Sun Fo

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Sun Fo
Sun Fo - Hong Kong - HK - c1950 cs.jpg
Premier of the Republic of China
In office
1 January 1932 – 28 January 1932
President Lin Sen
Preceded by Chen Mingshu
Succeeded by Wang Jingwei
In office
26 November 1948 – 12 March 1949
President Chiang Kai-shek
Preceded by Weng Wenhao
Succeeded by He Yingqin
President of the Legislative Yuan
In office
29 January 1932 – 24 December 1948
Preceded by Chang Ji
Succeeded by Tung Gun-shin
President of the Examination Yuan
In office
1 September 1966 – 13 September 1973
Preceded by Mo Teh-hui
Succeeded by Yang Liang-kung
Personal details
Born (1895-10-21)21 October 1895
Zhongshan, Qing Dynasty
Died 13 September 1973(1973-09-13) (aged 77)
Taipei, Taiwan
Nationality  Republic of China
Political party Naval Jack of the Republic of China.svg Kuomintang
Spouse(s) Chen Suk-ying
Relations Sun Yat-sen (father)
Lu Muzhen (mother)
Children Sun Tse-ping (孫治平)
Sun Tse-kiong (孫治強)
Sun Sui-ying (孫穗英)
Sun Sui-hwa (孫穗華)

Sun Sui-fang (孫穗芳)(Lily Wong)
Sun Sui-fen (孫穗芬) (Nora Sun)

Alma mater University of California, Berkeley
Columbia University
This is a Chinese name; the family name is Sun.

Sun Fo or Sun Ke (Chinese: 孫科; pinyin: Sūn Kē; October 21, 1895 – September 13, 1973), courtesy name Zhesheng (哲生), was a high-ranking official in the government of the Republic of China. He was the son of Sun Yat-sen and his first wife Lu Muzhen.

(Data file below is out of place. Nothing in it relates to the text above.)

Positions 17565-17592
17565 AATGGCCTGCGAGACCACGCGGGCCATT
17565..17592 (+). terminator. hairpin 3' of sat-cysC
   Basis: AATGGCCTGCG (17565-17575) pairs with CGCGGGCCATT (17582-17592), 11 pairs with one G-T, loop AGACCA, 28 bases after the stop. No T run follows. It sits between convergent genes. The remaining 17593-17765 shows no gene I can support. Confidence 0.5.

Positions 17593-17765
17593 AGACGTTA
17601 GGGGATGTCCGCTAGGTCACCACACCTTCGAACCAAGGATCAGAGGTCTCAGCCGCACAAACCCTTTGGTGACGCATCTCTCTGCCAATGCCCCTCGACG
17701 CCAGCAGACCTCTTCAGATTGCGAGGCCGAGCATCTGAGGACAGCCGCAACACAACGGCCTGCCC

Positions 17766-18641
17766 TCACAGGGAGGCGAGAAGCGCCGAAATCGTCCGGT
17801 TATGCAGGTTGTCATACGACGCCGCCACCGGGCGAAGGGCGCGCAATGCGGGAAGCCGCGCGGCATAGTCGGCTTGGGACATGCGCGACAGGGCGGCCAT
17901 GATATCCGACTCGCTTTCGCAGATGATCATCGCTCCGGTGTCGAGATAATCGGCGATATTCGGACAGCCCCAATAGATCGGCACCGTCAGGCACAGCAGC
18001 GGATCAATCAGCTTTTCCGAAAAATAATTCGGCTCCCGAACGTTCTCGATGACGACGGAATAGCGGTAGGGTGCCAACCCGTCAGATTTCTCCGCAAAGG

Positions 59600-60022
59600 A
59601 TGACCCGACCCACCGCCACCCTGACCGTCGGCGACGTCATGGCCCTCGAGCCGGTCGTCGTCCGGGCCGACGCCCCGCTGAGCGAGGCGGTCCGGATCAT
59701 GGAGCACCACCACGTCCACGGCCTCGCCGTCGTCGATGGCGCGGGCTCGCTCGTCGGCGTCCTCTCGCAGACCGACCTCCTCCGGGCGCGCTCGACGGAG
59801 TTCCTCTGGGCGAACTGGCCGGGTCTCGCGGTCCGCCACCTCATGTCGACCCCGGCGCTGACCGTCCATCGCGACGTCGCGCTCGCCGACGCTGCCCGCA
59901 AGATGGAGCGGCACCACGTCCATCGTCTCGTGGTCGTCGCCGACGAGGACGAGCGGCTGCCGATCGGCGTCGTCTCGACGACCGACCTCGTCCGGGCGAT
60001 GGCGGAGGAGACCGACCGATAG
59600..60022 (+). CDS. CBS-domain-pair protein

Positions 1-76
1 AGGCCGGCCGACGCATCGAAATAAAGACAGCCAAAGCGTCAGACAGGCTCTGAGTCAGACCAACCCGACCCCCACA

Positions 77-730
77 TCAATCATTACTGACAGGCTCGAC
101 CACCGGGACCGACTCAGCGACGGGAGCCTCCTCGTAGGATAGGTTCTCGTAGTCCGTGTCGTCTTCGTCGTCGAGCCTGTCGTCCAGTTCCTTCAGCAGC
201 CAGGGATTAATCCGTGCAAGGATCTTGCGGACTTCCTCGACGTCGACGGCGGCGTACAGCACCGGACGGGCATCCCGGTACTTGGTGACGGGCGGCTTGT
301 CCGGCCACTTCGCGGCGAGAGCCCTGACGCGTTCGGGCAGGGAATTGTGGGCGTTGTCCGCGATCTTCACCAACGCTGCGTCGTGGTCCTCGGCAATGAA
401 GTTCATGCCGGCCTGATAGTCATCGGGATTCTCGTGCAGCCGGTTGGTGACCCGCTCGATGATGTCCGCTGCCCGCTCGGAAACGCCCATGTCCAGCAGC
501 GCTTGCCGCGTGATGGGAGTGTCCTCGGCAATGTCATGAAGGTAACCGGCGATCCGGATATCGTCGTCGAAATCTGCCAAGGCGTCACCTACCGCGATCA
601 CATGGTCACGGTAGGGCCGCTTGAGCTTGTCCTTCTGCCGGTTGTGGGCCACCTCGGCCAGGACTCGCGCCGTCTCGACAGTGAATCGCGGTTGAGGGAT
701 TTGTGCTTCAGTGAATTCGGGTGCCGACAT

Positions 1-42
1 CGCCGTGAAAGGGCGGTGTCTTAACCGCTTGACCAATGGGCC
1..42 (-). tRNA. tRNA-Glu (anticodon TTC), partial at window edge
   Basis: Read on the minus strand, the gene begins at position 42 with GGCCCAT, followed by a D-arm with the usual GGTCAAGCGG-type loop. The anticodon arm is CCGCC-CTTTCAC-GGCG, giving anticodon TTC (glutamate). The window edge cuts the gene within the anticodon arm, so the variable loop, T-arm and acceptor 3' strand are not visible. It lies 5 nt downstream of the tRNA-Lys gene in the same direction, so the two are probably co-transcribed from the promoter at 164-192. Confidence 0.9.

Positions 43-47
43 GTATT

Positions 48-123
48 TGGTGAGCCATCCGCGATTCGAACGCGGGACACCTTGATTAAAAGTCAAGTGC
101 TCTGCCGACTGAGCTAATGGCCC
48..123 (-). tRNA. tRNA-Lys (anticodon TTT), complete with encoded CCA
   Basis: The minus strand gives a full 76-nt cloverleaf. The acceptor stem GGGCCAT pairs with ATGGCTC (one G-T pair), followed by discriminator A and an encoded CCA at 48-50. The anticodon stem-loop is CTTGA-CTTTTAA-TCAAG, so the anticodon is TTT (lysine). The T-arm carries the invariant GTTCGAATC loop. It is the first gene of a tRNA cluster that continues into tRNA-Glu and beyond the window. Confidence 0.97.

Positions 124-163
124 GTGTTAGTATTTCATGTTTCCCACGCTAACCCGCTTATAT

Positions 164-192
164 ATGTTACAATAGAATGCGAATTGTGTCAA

Biography[edit]

Sun Fo (left) and Sun Yat-sen in 1911

Sun was born in Xiangshan (now Zhongshan), Guangdong, China. He travelled abroad to study, earning a Bachelor of Arts from the University of California, Berkeley in 1916 and a Master of Science from Columbia University in 1917. He also received an honorary LL.D. from Columbia. He married Chen Suk-ying and had two sons (Sun Tse-ping and Sun Tse-kiong) and two daughters (Sun Sui-ying and Sun Sui-hwa).

After returning to China, Sun was appointed Mayor of Guangzhou (Canton), where the Kuomintang's government headed by his father was headquartered, serving from 1920 to 1922 and again from 1923 to 1925 (between 1922 and 1923, Sun Yat-sen was exiled by Chen Jiongming). As recorded in a China Mail (a Chinese newspaper) on June 4, 1923, there was controversy in relation to a case involving 50,000 yuan and Sun Fo. The case was voiced in public through Chan Po-yin (陳步賢; 1883–1965), a Senator of Guangzhou.[1] In the Nationalist government, Sun served as Minister of Communications from 1926 to 1927, as Minister of Finance from 1927 to 1928 and Minister of Railways from 1928 to 1931.[2]

In 1928, he became President of Chiao Tung University in Shanghai, and made many administrative and educational reforms, including introducing a Moral Education Department. He created the Science College, which incorporated three departments (Mathematics, Physics, and Chemistry).

In 1931, the near civil war caused by the arrest of Hu Hanmin and the invasion of Manchuria forced Chiang Kai-shek to resign. For one month, he was President of the Executive Yuan (Premier). He found the government was paralyzed by the absence of the party's Big Three: Hu, Chiang, and Wang Jingwei. High level negotiations brought the latter two back into politics with Wang becoming premier.

Sun disagreed with Chiang extensively on their objectives, Sun desired to put off war against the Communists in favor of war against Japan, and reach an agreement with the Communists.[3]